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Wisconsin Leads the Nation in Post-ACA Non-Emergency ER Visits

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The Affordable Care Act was supposed to get newly insured patients out of emergency rooms and into primary care doctors’ offices. But since the ACA went into effect, ER visits have spiked, and Wisconsin is leading the nation in non-emergency visits to the emergency room.

Why are so many patients who now have insurance still taking their aches a sprains to the ER?

Robert Blendon is a Professor of Health Policy and Political Analysis at Harvard's School of Public Health. It – along with the Robert Wood Johnson Foundation and NPR -- releaseda study on patient perspectives on healthcare. He says many people end up in the emergency room for minor health concerns because they don't have anywhere else to go.

"In many communities, people in medical practice are not open on weekends, they’re not open on nights, and so patients who feel they really needed to be seen at odd hours use those emergency rooms," Blendon says.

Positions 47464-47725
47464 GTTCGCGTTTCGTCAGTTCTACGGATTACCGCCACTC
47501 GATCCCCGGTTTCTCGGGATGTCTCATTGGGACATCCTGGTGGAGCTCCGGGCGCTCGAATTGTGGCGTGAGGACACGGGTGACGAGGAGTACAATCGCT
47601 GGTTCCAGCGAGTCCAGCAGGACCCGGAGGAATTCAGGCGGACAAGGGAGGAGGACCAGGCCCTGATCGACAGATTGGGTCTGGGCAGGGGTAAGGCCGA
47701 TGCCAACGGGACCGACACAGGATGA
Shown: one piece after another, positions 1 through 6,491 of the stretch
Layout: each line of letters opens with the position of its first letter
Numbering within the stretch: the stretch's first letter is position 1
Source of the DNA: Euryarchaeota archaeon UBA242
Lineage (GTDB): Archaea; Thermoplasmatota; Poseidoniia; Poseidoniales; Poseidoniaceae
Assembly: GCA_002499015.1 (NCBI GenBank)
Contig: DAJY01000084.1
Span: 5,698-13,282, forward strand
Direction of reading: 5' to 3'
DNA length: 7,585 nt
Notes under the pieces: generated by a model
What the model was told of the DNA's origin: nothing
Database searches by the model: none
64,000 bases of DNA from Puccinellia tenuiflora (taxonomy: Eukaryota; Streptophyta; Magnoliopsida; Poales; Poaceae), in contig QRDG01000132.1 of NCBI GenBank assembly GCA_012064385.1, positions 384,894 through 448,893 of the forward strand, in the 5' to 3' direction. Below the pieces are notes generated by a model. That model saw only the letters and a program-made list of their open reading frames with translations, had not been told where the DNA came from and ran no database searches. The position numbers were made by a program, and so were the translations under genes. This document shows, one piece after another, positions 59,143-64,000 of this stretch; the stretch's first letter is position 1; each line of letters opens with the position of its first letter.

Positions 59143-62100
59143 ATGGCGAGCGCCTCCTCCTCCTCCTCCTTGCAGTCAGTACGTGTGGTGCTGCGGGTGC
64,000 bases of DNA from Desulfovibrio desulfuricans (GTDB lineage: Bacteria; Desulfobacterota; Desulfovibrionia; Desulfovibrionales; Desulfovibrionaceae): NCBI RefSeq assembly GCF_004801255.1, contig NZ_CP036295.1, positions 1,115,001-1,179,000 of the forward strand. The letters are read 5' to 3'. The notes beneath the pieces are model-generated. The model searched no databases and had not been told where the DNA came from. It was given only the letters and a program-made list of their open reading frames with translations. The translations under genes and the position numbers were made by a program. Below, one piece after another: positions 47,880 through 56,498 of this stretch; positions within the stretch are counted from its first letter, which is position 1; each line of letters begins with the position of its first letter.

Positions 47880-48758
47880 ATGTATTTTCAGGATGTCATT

But that happens everywhere. So why are so many of Wisconsin’s emergency room patients being treated for things that could be handled in a doctor’s office – 51-percent when the national average is 47? Blendon says Wisconsin just doesn’t have enough primary care doctors, clinics, or urgent care facilities to serve the number of newly insured patients.

"So, what is available where they live is emergency rooms. So you’ve given them a card, but the physicians haven’t moved into central Milwaukee. They haven’t moved into the more difficult, isolated, rural areas. So people use that card to go to the only facility that may be just available for them."

Dr. Chris Decker is in the thick of this increase in emergency room patients. He’s the Emergency Department Medical Director at Froedtert & the Medical College of Wisconsin. He says it’ll be awhile before things slow down in Wisconsin’s emergency rooms.

"Some of this may be as simple as education," Decker says. "Some of it is meeting patient’s needs, having off-hours clinics or after hours clinics or weekend clinics. We’re having that dialogue at this institution. I know they’re having the dialogue citywide. But that kind of dialogue is occurring because of the increased volumes that we’re seeing because of the ACA."

Blendon says Wisconsin’s health care industry will eventually have room for all of its new patients, but it could take five years before there is a significant drop in the percentage who use emergency rooms for non-emergency care.

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